Setting Limits on Kids Gifts

Want to start setting limits for children's Christmas gifts? When it comes to holiday presents, sometimes less is more. Here's how to temper their expectations.

For Sophia Beaulieu’s first Christmas, her parents did what most of us do: went crazy. “It took her all day, maybe even two days to open all the presents,” admits Deborah Beaulieu of West Bloomfield. “It didn’t mean much to her – and we ended up having a pile of toys that just sat there.”

Now, Beaulieu and her husband make sure they don’t overdo for their two kids, whether that means just a few, carefully chosen gifts for the holidays or birthday parties where everyone gets a gift.

It’s a struggle most parents go through. So how do we set limits on gifts – especially when there have been few limits in the past?

Ways to shave it down

Some families incorporate themes for giving at Christmas that can be adapted for any gift-giving event. One popular idea is the “Three Kings” Christmas. The Three Kings presented Mary with three gifts when Jesus was born, so the family agrees to give each child just three gifts.

There’s also a four-gift idea from Victorian tradition. It comes with an easy-to-remember poem: “Something you want, something you need; something to wear and something to read.”

Many parents limit themselves to one big, special gift per child, and then a smattering of smaller, more practical gifts like books and clothes.

“If there are healthy limits placed on the number of gifts, then kids and adults tend to appreciate each gift that much more,” says Dr. Jeffrey DeGroat, a clinical psychologist in St. Clair Shores and Birmingham.

Having a chat

Of course, adopting any of these ideas with kids above age 5 may generate some serious resistance. That’s where communication comes in.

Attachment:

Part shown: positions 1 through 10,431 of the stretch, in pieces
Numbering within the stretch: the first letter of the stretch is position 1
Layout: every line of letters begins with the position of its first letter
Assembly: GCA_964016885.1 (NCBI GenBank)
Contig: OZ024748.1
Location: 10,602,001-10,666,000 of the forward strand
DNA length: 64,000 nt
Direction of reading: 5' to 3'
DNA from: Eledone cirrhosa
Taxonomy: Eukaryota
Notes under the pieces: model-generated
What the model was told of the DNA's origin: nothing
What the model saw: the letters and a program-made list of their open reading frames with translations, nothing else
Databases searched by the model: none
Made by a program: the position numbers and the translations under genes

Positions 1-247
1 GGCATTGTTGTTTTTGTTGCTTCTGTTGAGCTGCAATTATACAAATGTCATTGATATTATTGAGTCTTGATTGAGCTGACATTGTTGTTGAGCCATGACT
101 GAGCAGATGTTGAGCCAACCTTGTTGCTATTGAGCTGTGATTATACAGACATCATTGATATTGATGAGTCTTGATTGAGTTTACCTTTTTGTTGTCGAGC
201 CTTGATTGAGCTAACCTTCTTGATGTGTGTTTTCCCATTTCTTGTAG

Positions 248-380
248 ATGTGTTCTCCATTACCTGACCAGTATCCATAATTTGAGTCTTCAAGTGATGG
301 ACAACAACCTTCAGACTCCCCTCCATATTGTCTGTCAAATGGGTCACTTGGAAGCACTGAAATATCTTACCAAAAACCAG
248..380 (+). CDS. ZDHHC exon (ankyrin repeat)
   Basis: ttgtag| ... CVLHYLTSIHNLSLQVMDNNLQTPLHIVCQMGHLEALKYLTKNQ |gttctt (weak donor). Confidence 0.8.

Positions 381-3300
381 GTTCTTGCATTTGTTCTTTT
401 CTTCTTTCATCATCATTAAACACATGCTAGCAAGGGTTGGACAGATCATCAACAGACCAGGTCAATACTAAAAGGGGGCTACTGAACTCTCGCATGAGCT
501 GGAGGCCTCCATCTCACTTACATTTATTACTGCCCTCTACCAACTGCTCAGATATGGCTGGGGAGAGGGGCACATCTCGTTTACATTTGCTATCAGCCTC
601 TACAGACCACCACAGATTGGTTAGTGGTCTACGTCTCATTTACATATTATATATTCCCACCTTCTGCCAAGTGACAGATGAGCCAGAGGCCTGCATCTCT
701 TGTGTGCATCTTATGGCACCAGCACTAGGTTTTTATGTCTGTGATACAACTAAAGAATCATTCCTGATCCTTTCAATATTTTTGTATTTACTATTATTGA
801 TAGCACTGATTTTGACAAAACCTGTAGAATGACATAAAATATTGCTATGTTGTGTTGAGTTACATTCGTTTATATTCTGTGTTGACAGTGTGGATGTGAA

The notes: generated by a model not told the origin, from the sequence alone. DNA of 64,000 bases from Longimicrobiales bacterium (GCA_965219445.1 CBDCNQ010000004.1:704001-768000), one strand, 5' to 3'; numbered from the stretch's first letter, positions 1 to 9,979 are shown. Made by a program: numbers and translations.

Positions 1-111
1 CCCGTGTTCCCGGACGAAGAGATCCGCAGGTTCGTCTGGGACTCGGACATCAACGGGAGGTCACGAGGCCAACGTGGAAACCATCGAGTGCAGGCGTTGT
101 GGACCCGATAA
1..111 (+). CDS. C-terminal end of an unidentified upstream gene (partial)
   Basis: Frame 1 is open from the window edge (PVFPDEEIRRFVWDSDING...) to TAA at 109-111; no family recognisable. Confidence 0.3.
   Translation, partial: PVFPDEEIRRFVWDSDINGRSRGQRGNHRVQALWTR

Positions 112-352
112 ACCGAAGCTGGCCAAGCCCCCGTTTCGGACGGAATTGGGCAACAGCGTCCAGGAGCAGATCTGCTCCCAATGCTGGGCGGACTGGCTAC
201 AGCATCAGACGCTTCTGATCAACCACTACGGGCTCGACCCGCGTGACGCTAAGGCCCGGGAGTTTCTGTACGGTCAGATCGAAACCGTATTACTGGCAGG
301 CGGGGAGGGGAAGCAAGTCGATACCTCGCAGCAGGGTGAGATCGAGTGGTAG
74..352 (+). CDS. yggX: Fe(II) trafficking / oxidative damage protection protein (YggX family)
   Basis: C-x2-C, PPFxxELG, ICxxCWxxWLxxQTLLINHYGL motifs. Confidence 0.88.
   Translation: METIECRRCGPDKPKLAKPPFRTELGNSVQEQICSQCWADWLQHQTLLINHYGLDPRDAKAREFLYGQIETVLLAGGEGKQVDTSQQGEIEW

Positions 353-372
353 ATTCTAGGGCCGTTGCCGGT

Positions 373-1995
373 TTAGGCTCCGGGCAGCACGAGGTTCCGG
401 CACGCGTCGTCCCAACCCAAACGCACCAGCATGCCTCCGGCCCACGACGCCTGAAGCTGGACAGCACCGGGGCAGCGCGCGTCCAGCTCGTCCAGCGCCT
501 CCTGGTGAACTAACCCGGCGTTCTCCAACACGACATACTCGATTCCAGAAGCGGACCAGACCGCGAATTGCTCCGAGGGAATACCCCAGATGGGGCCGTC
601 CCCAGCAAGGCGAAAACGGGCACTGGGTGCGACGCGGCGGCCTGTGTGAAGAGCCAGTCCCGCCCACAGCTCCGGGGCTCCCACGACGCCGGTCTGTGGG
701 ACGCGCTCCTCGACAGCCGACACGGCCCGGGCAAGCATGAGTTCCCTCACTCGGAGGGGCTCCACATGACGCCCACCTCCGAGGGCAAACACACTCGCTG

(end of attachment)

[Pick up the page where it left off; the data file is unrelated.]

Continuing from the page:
“The first thing I recommend for all families that are trying to do something different is to have a family meeting and bring up these issues in a formalized discussion,” says Annie Zirkel, a counselor and parenting consultant in Ann Arbor.

“You can discuss questions like ‘When is enough enough?’ ‘Do we feel like we have enough?’ ‘What is the difference between what I need and what I want?’ – and helping kids distinguish the difference. Ask: ‘Do you need that toy or do you want that toy?’ Help them be OK with not getting what they want.”

Talking about needs versus wants opens the door to other ideas families can consider. Instead of making the holidays all about receiving gifts, introduce values like family togetherness and charitable giving.

Looking for ways to teach your teen the power of giving meaningful gifts? Here are some ideas for them.

Focus on giving

These are values that come naturally to Chris Schulte of Royal Oak. The mother of two had a typical American upbringing, but her perspective changed completely when she spent two years in Kenya with the Peace Corps.

“I was in a very rural place and the kids made their toys out of garbage,” Schulte recalls. “They had the best time and the most fun that kids could have!”

Schulte returned home from Kenya and had a family of her own. When she asked her older daughter Rebecca what she wanted from Santa for her second Christmas, Rebecca replied, “A lollipop.” Schulte resisted the desire to give her more than she asked for and Rebecca received just that – a lollipop.

Schulte and her husband Mike have followed suit. Their two girls have made donations in their teachers’ names for holiday gifts, and the family has volunteered for the South Oakland Shelter and made Christmas cards together.

“What you want is not necessarily what you need,” Schulte says. “They realize that. They’re happy to go outside and play in the yard.”

Parenting experts agree. Kids don’t need an excessive amount of stuff. But there are some things they do need, says Judy Pearlman, a social worker and therapist in Plymouth.

“You can’t spoil them enough with love and attention,” she says. “With gifts? Yes. But with love and attention: There’s never enough.”

This post was originally published in 2010 and is updated regularly.

Illustration by Grant Gilliland.